The half-hour daytime soap opera, Capitol ran from 1982 to 1987.

Insisting "we've only been allowed to see what the press and the politicians want us to see", producer John Conboy outlined, "I would like to explore...that kind of behind-the-doors thing we never know."

"I think the soap opera's time has come," writer Elinor Karpf offered. "It is the true realization of the novel....This is a true American art form."

Of Capitol, John pointed out, "There is great mystery about Washington because we are only allowed to see what goes on when a politican and his wife have a microphone put in front of them."

Carolyn Jones played Myrna Clegg on Capitol. "There's a bit of Myrna in myself," she revealed. "I say what I think. I can be acerbic....But then there's a little of Myrna in all of us."

"As the most powerful political and social hostess in Washington," Marj Dusay observed, "Myrna does all of the things people would like to do in real life, but can't."

Constance Towers played Clarissa McCandless on Capitol. "The character is a lady I can respect and love and enjoy playing," she enthused. "She is a widow with 6 children, and she has raised them to be fair and honest and caring and loving. She tries to solve her problems in a fair and honest way. It's the kind of role one would like to be identified with."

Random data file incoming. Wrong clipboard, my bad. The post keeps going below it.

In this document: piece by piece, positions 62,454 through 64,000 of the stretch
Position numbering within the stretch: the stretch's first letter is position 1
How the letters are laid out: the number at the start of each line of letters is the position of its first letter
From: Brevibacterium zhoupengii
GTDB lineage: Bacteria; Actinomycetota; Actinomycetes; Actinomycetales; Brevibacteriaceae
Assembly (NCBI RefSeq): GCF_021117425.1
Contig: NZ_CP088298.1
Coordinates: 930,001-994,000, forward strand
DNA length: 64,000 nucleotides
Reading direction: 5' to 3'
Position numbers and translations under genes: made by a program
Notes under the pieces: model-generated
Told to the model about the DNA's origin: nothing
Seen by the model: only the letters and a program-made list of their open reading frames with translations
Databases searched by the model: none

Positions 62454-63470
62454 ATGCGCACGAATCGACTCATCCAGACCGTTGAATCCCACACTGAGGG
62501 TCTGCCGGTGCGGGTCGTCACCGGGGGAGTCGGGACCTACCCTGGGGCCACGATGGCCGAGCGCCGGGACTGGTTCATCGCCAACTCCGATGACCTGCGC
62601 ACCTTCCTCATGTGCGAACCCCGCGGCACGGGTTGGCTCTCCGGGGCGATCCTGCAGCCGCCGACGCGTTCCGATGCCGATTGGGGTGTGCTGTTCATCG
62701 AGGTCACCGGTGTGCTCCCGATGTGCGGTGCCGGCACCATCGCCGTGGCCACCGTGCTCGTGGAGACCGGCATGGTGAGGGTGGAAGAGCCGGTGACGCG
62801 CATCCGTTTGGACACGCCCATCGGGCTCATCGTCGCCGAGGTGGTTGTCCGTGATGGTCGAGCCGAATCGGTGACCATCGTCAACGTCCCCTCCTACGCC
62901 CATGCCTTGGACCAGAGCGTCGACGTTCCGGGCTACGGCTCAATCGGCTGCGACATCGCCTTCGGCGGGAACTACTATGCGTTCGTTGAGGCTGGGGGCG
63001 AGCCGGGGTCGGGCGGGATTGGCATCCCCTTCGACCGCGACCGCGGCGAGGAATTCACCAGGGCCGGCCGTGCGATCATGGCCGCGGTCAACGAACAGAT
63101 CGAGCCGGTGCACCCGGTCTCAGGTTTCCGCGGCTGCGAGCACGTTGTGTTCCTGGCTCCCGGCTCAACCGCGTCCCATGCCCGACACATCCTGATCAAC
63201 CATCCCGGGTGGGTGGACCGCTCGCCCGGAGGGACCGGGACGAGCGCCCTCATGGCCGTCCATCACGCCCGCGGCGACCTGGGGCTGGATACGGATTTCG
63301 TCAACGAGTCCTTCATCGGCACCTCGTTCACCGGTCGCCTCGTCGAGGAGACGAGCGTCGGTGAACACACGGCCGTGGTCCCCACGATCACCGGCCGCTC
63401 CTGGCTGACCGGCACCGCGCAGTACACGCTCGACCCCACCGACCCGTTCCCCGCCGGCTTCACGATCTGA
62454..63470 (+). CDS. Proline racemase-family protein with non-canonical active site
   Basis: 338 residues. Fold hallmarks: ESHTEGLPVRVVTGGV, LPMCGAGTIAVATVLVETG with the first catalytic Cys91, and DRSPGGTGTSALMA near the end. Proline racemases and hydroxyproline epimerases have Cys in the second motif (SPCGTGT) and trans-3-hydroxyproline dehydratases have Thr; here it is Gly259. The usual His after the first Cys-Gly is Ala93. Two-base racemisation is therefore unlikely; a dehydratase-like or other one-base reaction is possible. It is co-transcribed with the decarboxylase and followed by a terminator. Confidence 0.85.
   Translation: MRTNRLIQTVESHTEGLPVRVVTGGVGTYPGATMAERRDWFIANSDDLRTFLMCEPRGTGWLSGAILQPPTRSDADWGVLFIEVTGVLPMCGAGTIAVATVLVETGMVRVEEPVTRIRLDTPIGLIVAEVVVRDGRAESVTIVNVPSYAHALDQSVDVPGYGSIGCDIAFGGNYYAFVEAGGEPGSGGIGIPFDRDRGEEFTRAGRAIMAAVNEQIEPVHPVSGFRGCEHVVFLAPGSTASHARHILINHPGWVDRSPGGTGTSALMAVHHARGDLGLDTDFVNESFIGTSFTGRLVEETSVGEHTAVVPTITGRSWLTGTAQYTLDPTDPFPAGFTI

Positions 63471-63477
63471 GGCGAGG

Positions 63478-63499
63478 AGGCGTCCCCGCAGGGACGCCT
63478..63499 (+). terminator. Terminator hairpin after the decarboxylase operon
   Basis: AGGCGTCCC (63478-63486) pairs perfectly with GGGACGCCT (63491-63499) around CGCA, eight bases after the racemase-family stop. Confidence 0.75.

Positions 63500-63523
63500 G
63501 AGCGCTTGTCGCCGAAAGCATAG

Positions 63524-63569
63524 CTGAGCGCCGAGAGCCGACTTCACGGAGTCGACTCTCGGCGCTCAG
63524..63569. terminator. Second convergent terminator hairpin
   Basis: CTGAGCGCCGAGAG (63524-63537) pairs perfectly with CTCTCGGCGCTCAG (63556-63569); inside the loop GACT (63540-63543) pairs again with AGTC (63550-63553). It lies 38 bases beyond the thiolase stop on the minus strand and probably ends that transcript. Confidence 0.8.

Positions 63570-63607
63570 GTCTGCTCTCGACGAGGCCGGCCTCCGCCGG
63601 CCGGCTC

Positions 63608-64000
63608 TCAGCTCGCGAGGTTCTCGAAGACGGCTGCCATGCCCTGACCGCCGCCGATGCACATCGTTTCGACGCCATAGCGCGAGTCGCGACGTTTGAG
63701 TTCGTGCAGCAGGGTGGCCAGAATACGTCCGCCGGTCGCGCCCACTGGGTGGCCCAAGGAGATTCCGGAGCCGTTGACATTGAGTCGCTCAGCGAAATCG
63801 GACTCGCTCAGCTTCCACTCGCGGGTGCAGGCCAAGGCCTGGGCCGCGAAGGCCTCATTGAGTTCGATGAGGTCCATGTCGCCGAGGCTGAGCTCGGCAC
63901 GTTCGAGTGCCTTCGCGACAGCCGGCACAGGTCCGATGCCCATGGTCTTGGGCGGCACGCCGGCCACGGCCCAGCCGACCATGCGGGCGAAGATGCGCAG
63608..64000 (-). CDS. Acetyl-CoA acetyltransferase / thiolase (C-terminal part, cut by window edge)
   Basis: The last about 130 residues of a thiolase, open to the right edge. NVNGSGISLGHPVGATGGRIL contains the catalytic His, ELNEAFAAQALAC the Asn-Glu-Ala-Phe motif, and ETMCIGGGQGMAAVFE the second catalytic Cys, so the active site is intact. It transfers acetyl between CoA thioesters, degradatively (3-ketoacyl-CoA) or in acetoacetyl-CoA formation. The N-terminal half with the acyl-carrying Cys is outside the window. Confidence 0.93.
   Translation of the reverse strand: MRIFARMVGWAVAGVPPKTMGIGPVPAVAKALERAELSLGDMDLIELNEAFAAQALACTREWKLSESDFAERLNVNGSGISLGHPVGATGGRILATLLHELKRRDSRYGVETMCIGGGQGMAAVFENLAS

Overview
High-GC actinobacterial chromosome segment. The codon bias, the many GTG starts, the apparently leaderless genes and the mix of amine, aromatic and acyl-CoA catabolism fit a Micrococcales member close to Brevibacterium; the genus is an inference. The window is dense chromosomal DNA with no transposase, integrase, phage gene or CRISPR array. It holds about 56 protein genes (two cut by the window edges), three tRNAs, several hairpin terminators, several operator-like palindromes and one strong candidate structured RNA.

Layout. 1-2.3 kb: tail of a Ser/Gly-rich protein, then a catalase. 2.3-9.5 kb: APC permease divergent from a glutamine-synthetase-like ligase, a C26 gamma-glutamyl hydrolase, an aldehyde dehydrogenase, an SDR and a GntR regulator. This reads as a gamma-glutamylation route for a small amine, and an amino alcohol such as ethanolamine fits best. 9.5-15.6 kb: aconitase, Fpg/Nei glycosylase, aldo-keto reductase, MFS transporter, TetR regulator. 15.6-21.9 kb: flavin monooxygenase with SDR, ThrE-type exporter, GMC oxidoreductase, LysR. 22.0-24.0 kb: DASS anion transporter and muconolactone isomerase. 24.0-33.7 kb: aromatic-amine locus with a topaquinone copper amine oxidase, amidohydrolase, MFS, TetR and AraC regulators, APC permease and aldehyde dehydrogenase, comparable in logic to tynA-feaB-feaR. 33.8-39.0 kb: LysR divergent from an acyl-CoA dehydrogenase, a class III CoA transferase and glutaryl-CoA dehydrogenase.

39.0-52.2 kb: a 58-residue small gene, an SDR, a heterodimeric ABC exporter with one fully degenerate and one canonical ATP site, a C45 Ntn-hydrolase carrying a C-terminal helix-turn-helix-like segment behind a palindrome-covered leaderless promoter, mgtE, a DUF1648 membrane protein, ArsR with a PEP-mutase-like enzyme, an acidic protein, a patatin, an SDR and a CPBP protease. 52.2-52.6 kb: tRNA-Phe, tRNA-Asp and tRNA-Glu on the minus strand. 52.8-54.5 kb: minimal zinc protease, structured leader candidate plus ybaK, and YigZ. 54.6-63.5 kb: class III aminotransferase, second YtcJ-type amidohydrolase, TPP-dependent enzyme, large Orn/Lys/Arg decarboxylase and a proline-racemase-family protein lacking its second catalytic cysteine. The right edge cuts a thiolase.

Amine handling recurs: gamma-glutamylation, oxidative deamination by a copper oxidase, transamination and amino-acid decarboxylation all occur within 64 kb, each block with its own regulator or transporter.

"Myrna and Clarissa - the object of her vitriol," Marj mentioned, "were childhood friends. Myrna was madly in love with Baxter McCandless, but Clarissa got him. Clarissa took the man Myrna loved, which completely devastated her, and she's been lacking in love ever since. She wants position and power to insure that she'll never lose again."

"When we started," John recounted, "we were told the audience didn't care about politics and that people weren't interested in politicians....The closest we could come to a real Washington story was a few scandals. That's the only thing we were allowed to touch."

On reflection, he conceded, "If we are able to move the show to cable we can take a much sharper storyline."

Writer Stephen Karpf shared, "The lines are blurred these days. Voters cross party lines all the time. In Washington today, you are judged by your character not your affiliation."

"I originally conceived Capitol as an hour show," John disclosed. "I'd produced The Young And The Restless for 9 years. When we expanded that to an hour it meant enormous changes. We had to create new families and new storylines. So I conceived of Capitol as an hour show from the beginning."

"Washington is fantasized in Europe a lot," John expressed. "We're dealing with the power center of the world."

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